|Why a chip on Rich Peverley’s shoulder made him money with the Bruins||10.11.11 at 1:57 pm ET|
WILMINGTON — Next season, Rich Peverley will carry a heavier price-tag than he’s had in his career. Coming off a two-year deal with an annual cap hit of less than $1.5 million, Peverley’s salary will more than double, as he will cost the Bruins $9.75 million over the next three years.
That doesn’t mean he’s always been a big name. Peverley has gone from an undrafted college player to an ECHL player to a guy who was waived by the Predators. Now with his third team and 29 years of age, Peverley seems poised to put up career-best numbers as a top-six forward on the defending Stanley Cup champions.
“He’s one of those guys that really blossomed later in his career so that helped when we got him but he’s a player that, I think he continues to have offensive upside to his game and some players mature a little bit later,” B’s general manager Peter Chiarelli said. “I think we got another one in that in Dennis Seidenberg. I think he matured a little bit later in his career so you just have to recognize that and then make decisions based on that.”
After graduating from St. Lawrence University, in 2005, Peverley played in the ECHL as a member of te south South Carolina Stingrays. H, where he scored 30 goals in 69 games. He played one game in Portland that season, his first AHL action, before spending the next two seasons between the ECHL and AHL. He signed his first NHL contract with the Predators, where he played sparingly in parts of three seasons before being waived in 2009 and claimed by the Thrashers. He came to Boston last year in the deal that send Blake Wheeler and Mark Stuart to Atlanta.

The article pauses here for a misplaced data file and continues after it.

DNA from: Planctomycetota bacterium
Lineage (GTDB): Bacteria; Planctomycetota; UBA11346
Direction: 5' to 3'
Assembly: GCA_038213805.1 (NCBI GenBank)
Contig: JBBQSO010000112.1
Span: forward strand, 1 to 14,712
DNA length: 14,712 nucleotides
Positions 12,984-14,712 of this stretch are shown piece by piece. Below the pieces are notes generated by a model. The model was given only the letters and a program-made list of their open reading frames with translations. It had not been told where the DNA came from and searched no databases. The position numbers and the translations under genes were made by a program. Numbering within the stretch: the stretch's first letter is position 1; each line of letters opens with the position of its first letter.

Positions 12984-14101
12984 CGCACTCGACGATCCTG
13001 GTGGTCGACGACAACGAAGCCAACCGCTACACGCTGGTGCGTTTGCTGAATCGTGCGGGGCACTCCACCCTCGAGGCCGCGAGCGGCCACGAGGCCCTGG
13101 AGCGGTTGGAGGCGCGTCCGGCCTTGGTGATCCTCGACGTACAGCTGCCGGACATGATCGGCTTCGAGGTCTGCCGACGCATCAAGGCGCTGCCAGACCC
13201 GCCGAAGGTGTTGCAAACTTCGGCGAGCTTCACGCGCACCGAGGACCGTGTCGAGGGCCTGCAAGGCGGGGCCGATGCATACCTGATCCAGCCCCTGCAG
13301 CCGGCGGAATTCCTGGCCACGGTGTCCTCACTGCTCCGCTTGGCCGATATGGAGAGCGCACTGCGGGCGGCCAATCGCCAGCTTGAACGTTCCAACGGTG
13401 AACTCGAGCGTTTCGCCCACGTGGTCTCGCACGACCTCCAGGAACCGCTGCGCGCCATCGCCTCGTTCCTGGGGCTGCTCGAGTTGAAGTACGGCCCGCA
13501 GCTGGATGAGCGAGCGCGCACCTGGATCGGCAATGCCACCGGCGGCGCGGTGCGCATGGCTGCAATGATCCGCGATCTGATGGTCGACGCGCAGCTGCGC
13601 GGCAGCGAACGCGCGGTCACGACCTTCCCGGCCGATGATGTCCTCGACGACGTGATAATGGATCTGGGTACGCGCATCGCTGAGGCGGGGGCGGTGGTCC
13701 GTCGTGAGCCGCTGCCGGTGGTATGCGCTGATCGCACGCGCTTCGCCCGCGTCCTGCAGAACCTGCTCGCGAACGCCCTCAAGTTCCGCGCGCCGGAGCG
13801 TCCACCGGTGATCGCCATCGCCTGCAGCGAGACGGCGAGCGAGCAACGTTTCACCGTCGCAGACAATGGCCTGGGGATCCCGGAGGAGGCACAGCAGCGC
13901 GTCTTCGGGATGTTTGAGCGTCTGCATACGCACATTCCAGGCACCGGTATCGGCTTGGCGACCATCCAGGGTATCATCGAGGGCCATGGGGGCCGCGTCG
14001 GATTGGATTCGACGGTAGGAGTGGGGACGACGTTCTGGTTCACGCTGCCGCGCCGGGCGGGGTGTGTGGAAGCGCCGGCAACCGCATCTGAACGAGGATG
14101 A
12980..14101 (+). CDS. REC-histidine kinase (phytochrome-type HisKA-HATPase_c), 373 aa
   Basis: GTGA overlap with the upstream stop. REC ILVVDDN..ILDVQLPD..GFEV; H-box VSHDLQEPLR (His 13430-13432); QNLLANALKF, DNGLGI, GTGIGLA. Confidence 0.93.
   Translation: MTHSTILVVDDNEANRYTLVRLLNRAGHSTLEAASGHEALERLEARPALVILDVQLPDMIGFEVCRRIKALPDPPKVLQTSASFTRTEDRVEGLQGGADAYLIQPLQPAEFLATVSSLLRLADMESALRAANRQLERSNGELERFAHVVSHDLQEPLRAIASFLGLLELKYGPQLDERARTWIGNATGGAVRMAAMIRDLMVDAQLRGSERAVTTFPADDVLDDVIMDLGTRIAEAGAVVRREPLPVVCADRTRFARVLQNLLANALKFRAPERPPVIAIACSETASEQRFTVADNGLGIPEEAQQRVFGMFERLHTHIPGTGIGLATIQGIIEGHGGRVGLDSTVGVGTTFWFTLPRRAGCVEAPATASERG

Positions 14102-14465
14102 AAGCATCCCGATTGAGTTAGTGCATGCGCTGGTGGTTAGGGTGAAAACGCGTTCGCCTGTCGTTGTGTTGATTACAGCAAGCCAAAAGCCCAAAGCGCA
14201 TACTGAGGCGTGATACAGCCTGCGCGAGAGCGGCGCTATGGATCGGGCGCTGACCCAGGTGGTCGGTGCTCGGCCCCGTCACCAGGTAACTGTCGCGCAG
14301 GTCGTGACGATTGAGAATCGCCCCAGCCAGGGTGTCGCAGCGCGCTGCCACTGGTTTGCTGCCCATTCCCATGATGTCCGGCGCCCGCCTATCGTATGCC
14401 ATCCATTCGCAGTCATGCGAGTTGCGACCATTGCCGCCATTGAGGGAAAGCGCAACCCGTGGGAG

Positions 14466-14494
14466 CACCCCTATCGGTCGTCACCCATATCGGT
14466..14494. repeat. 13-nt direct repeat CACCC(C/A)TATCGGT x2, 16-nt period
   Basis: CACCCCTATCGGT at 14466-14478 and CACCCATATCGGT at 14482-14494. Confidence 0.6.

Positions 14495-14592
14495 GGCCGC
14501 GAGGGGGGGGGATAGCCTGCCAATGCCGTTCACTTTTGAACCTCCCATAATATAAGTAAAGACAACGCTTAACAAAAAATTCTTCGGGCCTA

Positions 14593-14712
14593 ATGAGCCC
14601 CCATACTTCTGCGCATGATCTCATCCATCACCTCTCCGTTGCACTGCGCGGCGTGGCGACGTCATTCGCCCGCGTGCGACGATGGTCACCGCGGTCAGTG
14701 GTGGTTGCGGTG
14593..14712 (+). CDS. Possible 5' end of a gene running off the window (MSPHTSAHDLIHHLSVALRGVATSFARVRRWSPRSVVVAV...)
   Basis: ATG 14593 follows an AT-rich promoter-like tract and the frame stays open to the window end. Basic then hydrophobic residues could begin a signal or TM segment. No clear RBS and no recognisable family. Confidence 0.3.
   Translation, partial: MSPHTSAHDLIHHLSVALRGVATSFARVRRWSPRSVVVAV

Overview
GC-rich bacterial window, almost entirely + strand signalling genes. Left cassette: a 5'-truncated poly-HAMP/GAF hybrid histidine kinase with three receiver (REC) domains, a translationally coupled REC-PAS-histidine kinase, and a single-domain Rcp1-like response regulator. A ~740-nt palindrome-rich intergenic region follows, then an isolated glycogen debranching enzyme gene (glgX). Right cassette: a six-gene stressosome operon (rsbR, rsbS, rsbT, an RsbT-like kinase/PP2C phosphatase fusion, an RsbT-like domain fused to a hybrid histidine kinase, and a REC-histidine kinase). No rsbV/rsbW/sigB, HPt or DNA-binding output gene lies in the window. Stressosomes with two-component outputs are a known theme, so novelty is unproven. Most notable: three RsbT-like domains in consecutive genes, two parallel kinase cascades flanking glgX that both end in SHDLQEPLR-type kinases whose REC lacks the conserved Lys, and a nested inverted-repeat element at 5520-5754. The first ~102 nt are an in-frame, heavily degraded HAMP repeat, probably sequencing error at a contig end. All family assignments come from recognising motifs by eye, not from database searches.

Peverley revealed Tuesday that his thought process throughout his years working his way up wasn’t to get the NHL at all costs, but to just get to the next level. He’s reached the highest level now, and after establishing himself as a major contributor to the league’s best team last season (he played on the first line in place of the concussed Nathan Horton in the Stanley Cup finals), he hopes there’s even more he can accomplish.
“I’ve always said this: I think that you start in the minors and you don’t really have your eyes set on the NHL,” Peverley said. “I think I’ve always taken it one step at a time. I wanted to be in the American [Hockey] League, be a good player there. Once I got to the American League, the NHL was that much closer. You want to get to [NHL] and you want to be a better player in the [NHL]. It’s just one step at a time.”
While that line of thinking is hard to believe for an undrafted player coming out of St. Lawrence, Peverley can thank it for his success. Even so, for a player who was told by the league that he wasn’t good enough and then later put on waivers by the Predators, he can also thank a pretty big chip on his shoulder that he developed.
“Absolutely,” Peverley said when asked whether he’s had a chip on his shoulder. “There’s teams that get rid of you, and there’s teams that have no interest. You want to prove people wrong. You see that every year. Guys are on waivers, guys get traded. They want to prove people wrong. There’s nothing wrong with that. It’s a good motivational tool.”
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